If you own a phone, you have a camera. So these tips may be just in time for your next hike. Digital cameras are a great invention for the beginner photographer of all ages. Don’t forget to explore what your camera phone has to offer in settings and filters, whether you decide to use them or not. Youtube could be a useful tool to help you figure them out.
The rule of thirds focuses the eye on the most important part of the image. Divide the photograph into nine equal squares (3 x 3). This results in 4 intersections. Simply, by positioning the primary elements on one of these four cross hairs, you are creating a more natural image. That is where cropping comes in, improving the composition.
Lighting can make or break a photograph. Remember to watch for glare from the sun or water.
Shadows in the forest are everywhere. Keeping the sun behind you will make for a better shot. Make sure whatever your are capturing is not half in sun and the other half in shade unless, that is your intention. Be aware the sun and lighting are constantly changing.
Try a another perspective. Shoot from a worms eye view as well as a birds eye view, rather than a straight on view. A different impression of height, width and depth will be created when seen from another vantage point.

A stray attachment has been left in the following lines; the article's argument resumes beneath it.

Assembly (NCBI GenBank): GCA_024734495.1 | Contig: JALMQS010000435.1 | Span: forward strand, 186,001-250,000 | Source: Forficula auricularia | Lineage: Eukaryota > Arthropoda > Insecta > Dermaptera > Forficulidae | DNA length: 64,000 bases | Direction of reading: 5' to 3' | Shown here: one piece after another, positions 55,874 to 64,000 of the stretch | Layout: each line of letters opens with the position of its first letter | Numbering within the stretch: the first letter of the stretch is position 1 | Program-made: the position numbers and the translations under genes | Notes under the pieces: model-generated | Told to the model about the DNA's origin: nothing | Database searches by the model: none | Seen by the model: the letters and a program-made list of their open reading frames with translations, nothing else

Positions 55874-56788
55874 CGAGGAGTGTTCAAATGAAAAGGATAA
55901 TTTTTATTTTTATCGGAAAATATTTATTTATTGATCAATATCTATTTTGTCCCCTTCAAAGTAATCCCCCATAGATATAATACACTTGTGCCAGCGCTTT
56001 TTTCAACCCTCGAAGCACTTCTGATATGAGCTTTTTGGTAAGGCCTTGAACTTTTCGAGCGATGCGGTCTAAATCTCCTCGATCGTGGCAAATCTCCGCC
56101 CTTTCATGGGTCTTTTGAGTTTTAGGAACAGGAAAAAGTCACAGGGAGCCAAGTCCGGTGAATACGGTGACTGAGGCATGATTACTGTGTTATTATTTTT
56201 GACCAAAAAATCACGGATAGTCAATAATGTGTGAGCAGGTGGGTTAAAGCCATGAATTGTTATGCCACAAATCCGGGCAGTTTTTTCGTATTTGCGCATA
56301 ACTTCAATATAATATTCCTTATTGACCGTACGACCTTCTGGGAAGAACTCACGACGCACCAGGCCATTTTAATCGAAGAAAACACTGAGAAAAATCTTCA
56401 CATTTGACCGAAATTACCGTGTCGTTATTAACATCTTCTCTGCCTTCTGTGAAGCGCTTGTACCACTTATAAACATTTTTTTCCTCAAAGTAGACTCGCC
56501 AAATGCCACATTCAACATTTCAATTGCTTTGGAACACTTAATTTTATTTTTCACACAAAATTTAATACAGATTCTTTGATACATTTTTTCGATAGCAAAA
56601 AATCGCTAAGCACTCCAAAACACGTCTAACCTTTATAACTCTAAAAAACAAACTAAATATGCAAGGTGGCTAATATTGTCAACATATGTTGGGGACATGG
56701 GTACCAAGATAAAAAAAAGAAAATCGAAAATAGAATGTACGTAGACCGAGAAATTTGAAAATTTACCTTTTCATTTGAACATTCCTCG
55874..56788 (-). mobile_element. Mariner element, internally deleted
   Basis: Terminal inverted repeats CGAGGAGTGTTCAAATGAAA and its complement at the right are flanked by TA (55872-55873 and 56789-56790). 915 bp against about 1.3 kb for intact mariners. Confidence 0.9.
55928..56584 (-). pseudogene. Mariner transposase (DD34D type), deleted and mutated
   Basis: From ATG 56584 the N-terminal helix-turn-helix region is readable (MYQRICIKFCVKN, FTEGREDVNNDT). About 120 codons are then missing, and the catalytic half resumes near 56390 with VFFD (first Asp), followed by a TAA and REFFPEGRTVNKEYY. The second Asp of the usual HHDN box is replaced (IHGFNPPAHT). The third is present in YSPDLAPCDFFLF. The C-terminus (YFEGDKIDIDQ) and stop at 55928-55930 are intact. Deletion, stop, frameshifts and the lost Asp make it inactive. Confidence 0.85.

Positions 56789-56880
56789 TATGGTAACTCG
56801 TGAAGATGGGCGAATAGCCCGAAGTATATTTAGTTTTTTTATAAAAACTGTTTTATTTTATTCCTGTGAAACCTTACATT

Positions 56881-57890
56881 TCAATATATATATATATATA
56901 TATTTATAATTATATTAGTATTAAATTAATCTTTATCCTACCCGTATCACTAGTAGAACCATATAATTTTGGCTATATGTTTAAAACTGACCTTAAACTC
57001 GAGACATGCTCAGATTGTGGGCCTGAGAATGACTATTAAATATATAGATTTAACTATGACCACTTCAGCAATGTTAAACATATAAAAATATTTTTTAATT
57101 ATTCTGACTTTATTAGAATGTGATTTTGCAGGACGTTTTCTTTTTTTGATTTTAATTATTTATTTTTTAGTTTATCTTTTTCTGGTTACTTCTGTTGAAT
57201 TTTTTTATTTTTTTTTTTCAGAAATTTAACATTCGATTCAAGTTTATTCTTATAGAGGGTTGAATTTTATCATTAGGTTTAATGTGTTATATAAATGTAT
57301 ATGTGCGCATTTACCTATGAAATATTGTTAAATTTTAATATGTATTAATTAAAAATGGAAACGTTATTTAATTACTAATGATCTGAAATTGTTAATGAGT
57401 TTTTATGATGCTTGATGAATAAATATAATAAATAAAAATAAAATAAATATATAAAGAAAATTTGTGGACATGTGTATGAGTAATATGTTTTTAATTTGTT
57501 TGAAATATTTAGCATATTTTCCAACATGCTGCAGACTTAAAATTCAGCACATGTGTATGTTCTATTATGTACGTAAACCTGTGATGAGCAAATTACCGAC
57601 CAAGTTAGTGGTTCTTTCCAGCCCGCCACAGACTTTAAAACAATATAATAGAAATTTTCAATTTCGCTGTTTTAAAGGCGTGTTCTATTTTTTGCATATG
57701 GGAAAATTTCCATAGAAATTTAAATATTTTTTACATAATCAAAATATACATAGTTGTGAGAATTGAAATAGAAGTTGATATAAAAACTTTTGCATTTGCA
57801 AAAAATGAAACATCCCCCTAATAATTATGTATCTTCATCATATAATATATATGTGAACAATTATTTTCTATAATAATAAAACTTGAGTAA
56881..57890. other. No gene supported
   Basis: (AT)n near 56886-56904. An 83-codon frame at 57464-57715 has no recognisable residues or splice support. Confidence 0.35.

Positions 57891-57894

The easiest way to practice diagonal principle, is to photograph trees. Diagonal lines will cause your eye to move around the photograph. A standing tree will result in your eye moving top to bottom or bottom to top. And a fallen tree will sweep your eye left to right. By intersecting a diagonal line, the eye will then focus around that point.
It’s digital, so keep on clicking. You can delete, change brightness, edit… when you get home.
Zoom in when you can’t walk up close. Using the zoom function verses walking up closer results in a loss of resolution. Then crop close in on your nature subject. You want a more detailed clearer view of the bee, bug, mushroom, moss… It will make for a more spectacular outcome.
Below you will find links and free apps. With a clear photograph you can find out about a bird, plant, animal, bug, mushroom or fish that you just captured on camera. This is such a fun way to learn about the names of what is in the area. Next time you see it, you’ll know what it is called. Then use the opportunity to find out more about your subject.
Learn about birds
Learn about plants
Learn about animals
Also free apps in the apple app store:
Use Bug Identifier for a picture of an insect: bug identifier.
Use Mushroom ID for a picture of a mushroom.
Use Fish ID for a picture of a fish.
Practice, practice, practice: You will find your photographs are improving. Don’t forget your backpack and put in a mini tripod. It will come in handy. If you are looking for us…you’ll find us outside.
Do you have a photography tip or another identifying website/app to share? Let us know.